Showing posts with label The iPad Revolution. Show all posts
Showing posts with label The iPad Revolution. Show all posts

The iPad Revolution – What To Expect From Now On

A little over three decades ago Bill Gates introduced to his dream of “a computer on every desk in every home”. Yes, the dream came true… but as more of a nightmare. We all have computers and we all hate them. They freeze, they crash, they are hard to use, they never work right the first time, they spy on us, steal our information, and never think they way we do. Now, after years of living like abused spouses with our technology, Steve Jobs has come to save the day. The iPad is going to start a revolution to such a magnitude that, in my opinion, Steve Jobs himself may not even grasp.

Geeks everywhere have logged their protests at the iPad lack of revolutionary technology. It is criticized as an oversized iPhone, and an less functional netbook. I think the point that people are missing is the iPad isn’t a new toy for geeks, it is a computer for non-geeks. The iPhone has gained so much popularity because it is so easy to use for the average consumer, so it just makes sense to expand that platform to a larger platform.

The fallout from the iPad won’t be felt right away, but it will be something we look back on in 5 years a monumental shift in consumer technology to the same degree, if not more so, that we now look back on the iPhone as a breakthrough for smartphones and PDAs. Once consumers get their hands on the iPad, and start using it for Internet, email, and multimedia, they won’t ever want to go back to traditional computers ever again.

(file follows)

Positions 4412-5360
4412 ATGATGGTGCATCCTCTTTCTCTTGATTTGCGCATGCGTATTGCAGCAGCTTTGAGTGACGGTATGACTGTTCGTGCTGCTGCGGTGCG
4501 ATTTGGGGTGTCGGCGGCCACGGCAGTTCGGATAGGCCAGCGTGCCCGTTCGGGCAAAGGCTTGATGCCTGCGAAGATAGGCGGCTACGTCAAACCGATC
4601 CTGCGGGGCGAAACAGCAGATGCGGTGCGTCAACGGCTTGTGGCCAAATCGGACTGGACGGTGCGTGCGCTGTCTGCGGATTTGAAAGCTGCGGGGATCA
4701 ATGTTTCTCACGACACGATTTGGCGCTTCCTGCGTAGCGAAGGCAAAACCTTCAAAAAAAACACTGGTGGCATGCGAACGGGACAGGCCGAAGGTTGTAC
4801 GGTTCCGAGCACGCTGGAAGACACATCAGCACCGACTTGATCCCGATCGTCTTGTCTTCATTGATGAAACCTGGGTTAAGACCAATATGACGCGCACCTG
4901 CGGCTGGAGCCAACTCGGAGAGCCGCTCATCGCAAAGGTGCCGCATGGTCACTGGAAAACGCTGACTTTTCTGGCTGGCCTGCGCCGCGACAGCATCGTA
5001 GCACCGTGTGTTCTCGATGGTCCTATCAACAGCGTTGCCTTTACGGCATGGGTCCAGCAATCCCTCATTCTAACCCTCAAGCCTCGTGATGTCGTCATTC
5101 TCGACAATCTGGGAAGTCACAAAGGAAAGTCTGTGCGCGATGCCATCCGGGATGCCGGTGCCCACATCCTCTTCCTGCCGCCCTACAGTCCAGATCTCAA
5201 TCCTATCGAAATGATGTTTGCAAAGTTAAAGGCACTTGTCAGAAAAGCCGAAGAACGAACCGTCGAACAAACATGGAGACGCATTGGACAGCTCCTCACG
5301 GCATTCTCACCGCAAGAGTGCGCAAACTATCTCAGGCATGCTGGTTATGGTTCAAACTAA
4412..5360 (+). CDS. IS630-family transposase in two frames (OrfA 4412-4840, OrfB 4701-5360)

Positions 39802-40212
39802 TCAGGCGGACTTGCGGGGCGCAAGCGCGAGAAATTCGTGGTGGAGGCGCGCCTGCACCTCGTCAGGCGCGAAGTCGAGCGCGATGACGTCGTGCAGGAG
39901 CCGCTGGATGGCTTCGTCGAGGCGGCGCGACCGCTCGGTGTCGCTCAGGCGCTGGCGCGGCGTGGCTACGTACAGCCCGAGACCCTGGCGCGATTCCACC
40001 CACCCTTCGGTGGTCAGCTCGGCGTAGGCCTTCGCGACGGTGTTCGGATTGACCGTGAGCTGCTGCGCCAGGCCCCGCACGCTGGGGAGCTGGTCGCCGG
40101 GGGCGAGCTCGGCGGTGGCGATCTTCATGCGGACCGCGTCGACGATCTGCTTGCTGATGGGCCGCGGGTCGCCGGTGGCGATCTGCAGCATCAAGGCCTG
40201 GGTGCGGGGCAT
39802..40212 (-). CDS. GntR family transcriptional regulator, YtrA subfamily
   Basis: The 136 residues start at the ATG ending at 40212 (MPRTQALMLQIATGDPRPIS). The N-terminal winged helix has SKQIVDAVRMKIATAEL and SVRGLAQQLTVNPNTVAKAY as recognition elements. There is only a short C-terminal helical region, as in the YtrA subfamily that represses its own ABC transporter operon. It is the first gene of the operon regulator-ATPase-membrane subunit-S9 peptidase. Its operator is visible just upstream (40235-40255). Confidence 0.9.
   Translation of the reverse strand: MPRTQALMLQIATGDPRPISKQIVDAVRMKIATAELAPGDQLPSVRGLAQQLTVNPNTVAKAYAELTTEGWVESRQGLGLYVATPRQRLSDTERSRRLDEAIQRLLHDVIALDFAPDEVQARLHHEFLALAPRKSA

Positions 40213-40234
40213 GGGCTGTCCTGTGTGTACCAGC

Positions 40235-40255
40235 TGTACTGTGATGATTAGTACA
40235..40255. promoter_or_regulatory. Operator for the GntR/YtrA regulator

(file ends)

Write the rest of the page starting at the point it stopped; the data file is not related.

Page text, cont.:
Computers today do one major thing wrong… they do everything. When you buy a computer you presented with an open environment upon which the computer demands that you figure it out from there. Having a “customizable” operating system is just another way of saying “your on your own”. For geeks, like me, this is great. There are no rules, and we can make our computers do whatever we want. For consumers, it sucks. They stare blankly at a screen full of options, icons, and artifacts until their brain pops and they call me asking me to come over and set their computer up for them.

The iPad, like the iPhone, works the moment you turn it on and guides you, ever so cheerfully, through whatever task you are trying to perform. The only buttons you see are the ones you need to see, and there is little room to get lost. Beyond that, Apple has a done a great job of encouraging (read “forcing”) developers to mimic their user-friendly design when making new apps. All this making each task simply a new button on your screen, all working with a touch of your finger.

So three decades after the first so-called “personal computer”, Steve Jobs has given us the real first personal computer with the iPad. As “that guy you call when your computer breaks” I personally can’t wait to replace every computer my friends and family own with an iPad. I look forward for 5 years from now when only geeks and developers like me actually buy open platform computers, and the everyday consumer finally has a no-hassle window to the Information age.

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